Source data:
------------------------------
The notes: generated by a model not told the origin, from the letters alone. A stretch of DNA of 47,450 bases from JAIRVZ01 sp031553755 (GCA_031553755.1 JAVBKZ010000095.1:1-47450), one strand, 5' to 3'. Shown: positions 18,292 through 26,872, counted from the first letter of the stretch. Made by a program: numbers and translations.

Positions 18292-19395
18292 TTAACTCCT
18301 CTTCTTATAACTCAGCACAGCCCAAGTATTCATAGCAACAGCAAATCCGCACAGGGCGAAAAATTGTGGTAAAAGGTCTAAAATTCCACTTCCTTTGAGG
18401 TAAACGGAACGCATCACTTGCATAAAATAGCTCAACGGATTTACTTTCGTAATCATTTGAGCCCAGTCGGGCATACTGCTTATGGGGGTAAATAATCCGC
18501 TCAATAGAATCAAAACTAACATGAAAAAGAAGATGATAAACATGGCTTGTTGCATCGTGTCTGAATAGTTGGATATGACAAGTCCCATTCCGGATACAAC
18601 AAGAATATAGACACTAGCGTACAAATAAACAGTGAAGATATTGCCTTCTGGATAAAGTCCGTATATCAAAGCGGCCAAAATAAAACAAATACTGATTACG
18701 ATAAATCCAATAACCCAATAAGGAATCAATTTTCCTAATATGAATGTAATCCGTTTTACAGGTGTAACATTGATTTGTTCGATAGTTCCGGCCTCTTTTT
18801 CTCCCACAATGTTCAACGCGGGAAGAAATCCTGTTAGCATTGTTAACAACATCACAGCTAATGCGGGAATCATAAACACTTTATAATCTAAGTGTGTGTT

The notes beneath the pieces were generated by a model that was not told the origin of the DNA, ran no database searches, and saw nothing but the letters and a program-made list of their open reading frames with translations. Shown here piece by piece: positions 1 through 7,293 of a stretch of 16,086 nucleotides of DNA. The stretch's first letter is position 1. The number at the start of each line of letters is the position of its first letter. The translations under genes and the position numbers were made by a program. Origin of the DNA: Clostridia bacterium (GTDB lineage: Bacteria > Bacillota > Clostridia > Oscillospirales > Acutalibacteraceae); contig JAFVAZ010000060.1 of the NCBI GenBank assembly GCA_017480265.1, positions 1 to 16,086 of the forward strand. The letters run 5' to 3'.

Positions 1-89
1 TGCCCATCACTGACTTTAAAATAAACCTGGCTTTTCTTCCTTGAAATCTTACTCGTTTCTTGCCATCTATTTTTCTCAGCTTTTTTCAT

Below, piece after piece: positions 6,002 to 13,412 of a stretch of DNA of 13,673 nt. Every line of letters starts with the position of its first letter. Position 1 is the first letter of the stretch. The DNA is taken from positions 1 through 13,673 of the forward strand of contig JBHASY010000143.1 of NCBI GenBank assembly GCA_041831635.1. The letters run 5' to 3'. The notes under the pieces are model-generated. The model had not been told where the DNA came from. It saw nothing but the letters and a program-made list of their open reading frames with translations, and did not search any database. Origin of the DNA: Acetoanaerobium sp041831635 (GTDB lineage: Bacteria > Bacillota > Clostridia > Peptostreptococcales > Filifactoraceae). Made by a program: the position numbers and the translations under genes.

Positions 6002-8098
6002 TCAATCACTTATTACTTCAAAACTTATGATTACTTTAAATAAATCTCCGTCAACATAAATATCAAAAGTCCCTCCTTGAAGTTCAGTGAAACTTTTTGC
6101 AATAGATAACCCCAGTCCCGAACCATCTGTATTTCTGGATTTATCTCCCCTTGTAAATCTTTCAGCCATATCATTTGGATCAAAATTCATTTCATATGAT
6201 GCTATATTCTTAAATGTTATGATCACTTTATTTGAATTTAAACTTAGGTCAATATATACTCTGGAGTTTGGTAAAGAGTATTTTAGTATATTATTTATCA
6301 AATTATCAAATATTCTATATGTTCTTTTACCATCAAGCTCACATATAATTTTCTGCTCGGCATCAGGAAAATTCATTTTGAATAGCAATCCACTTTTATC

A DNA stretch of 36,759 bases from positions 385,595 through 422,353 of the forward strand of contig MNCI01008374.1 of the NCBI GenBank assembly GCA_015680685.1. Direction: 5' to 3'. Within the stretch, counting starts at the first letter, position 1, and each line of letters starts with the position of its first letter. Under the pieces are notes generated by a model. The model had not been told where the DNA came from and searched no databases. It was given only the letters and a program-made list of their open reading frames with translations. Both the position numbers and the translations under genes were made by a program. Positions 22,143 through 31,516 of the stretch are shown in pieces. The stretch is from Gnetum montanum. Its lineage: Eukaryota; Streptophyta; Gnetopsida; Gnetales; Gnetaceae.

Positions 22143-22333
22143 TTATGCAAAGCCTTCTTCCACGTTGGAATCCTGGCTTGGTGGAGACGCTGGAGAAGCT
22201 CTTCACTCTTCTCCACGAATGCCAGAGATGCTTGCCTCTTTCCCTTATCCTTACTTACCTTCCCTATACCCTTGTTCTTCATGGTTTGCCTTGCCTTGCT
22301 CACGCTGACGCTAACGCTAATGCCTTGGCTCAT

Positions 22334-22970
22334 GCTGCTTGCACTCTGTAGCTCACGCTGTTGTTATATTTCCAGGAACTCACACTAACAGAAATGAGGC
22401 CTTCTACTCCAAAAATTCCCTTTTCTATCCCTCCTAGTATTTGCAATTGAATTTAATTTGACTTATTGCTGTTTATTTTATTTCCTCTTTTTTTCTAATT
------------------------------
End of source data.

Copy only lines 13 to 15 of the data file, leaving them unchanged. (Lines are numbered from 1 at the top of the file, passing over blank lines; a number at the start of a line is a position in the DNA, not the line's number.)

Below, piece after piece: positions 6,002 to 13,412 of a stretch of DNA of 13,673 nt. Every line of letters starts with the position of its first letter. Position 1 is the first letter of the stretch. The DNA is taken from positions 1 through 13,673 of the forward strand of contig JBHASY010000143.1 of NCBI GenBank assembly GCA_041831635.1. The letters run 5' to 3'. The notes under the pieces are model-generated. The model had not been told where the DNA came from. It saw nothing but the letters and a program-made list of their open reading frames with translations, and did not search any database. Origin of the DNA: Acetoanaerobium sp041831635 (GTDB lineage: Bacteria > Bacillota > Clostridia > Peptostreptococcales > Filifactoraceae). Made by a program: the position numbers and the translations under genes.

Positions 6002-8098
6002 TCAATCACTTATTACTTCAAAACTTATGATTACTTTAAATAAATCTCCGTCAACATAAATATCAAAAGTCCCTCCTTGAAGTTCAGTGAAACTTTTTGC